Anyway. So my serger--a Brother 1034D--needs a good cleaning. Been working with a lot of fuzzy materials lately that produce a ton of lint.
I've had a couple Singer sewing machines that needed constant
Sergers, on the other hand, do require some TLC. If you serge a lot, clean and oil it once a week. If not, once a month, at a minimum. This may seem like a lot if you don't serge much, but be good to your machines and they'll be good to you.
There's a debate about using canned air versus vacuuming the mess out from inside the machine. I'm firmly on Team Vacuum on this one. Canned air or anything pressurized just pushes the crap further back into the machine. That's like putting your garbage under your bed instead of out at the curb. Yes, it takes a bit longer and more patience to vacuum it out and get it cleaned out instead of blasting it with air, but you reap what you sow (or sew...yeah, I'm so punny).
I have a few handy tools to help me on this task. First off is a special vacuum my neighbor loaned me, designed for cleaning out computers.
It had an attachment with a very small tip. That's what I needed because my regular vacuum cleaner and hand vac didn't have a tip anywhere near this size.
Also, The Huz went to IKEA, and picked up this way awesome lamp for me! It's about 2 feet long with a LED at the end and can bend any which way, like Gumby. Super for extra light when sewing!! It's the JANSJÖ lamp, only $10!
So this is the reason why the following pictures have some fucked up lighting. Not because I suck at photography or anything....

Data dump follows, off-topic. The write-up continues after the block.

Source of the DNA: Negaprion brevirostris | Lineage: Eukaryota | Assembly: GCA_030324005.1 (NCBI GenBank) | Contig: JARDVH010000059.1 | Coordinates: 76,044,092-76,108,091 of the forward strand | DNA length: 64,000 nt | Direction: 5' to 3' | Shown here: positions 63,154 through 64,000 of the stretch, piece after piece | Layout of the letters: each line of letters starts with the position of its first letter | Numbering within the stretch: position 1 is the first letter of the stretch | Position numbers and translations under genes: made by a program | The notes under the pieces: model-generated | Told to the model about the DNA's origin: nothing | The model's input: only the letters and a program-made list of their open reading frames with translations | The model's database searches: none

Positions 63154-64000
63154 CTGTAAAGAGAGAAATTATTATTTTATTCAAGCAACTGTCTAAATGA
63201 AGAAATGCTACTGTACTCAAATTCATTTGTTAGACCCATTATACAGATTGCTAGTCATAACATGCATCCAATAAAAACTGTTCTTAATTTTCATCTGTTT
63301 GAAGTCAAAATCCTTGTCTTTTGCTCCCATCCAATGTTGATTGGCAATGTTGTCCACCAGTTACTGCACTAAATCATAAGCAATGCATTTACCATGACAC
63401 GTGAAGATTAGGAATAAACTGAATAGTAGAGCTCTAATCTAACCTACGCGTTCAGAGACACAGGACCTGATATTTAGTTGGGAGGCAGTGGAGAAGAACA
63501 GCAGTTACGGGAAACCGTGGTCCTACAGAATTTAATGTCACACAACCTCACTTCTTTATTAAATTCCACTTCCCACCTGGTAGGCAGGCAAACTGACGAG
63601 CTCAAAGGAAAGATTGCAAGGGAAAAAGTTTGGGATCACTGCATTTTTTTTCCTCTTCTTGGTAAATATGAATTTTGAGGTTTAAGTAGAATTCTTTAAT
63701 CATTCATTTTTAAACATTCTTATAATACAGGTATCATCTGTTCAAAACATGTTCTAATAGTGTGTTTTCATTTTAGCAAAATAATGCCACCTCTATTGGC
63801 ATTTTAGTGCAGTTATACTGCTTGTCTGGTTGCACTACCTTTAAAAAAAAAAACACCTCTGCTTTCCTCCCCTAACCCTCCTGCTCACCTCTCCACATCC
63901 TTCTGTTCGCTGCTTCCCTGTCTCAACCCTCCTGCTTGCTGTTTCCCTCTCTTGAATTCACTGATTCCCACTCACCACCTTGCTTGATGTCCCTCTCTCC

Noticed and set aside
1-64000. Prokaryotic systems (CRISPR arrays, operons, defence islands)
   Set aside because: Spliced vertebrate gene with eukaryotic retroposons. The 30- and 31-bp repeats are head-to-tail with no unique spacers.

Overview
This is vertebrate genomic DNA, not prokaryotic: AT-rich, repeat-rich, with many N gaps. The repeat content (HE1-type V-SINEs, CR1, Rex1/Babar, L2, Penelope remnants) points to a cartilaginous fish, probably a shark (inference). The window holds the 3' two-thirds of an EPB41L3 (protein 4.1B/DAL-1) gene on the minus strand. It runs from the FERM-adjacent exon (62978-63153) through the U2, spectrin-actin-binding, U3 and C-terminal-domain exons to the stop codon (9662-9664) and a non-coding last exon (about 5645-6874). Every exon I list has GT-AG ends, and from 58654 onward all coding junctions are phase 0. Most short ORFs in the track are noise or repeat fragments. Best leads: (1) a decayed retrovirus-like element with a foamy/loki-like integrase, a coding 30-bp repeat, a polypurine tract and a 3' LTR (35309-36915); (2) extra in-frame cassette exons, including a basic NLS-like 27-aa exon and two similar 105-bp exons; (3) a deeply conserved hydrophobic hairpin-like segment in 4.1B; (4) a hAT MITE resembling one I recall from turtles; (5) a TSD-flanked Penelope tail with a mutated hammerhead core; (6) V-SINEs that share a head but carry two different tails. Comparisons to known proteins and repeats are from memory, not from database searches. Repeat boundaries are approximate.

Looks okay from the outside.....
But the inside looks like a damn crime scene!
And, ideally you should unthread the whole machine when cleaning it, but...well, I'm lazy. I admit it. Although if the machine is unthreaded, you can clean out the tension discs while you're at it. I'll cover that subject another time. But I will say this: take good care of your tension discs!!
Brother includes this little brush, which is semi-useless, but I try. Since all the parts inside the serger have some oily residue on them, the brush gets pretty oily and gross pretty quickly. I need to get a stencil brush with longer bristles, that would work a LOT better.
First I use the brush to loosen up as much debris as I can reach
Then I go after it with a big vacuum brush to get the easy bits.
Next, I use the detail attachment to attack the inside.
And whatever is leftover, I use a Q-Tip to try to loosen it up. While Q-Tips do shred, they're nice for wiping up excess oily residue.
I also pick up the machine and give it a good shake. And don't forget to clean underneath.
Next, I wipe the whole thing down with a slightly damp lint free cloth...which I made here. (sobs)
Don't forget to remove the free arm cover to wipe off any dust and lint that gets inside of there. Don't forget to wipe out the trim trap too. Although you could rinse that off with water too since it's plastic.
I clean off the brush by rubbing it vigorously with a damp lint free cloth. The brushes are nylon so nothing really sticks to them.
And this is as clean as I can get it!
Now comes the fun part - oiling it.
I like using Zoom Spout Sewing Machine Oil. I think I got it at a Hancock Fabrics store a million years ago.
I do remember when I was buying it, the cashier kept telling me how great it was. This was back when I had a shitty Singer that needed TLC and oiling. But check out the spout on this thing!!
Here are the oiling points for this particular serger, a Brother 1034D. Consult your manual for the correct oiling points on your machine, if you have something else. I put a drop of oil on the joint, then crank the wheel forward a few times to get the oil spread out. My manual actually recommends oiling just below the top circle, but I find it easier to oil above it because, duh, gravity. The oil is going to get down there anyway, might as well start at the top!
After oiling, I like to use a Q-Tip to remove any oil that may have dripped off or run off over time.
And there ya have it! Do this weekly if you sew a lot, monthly if you don't!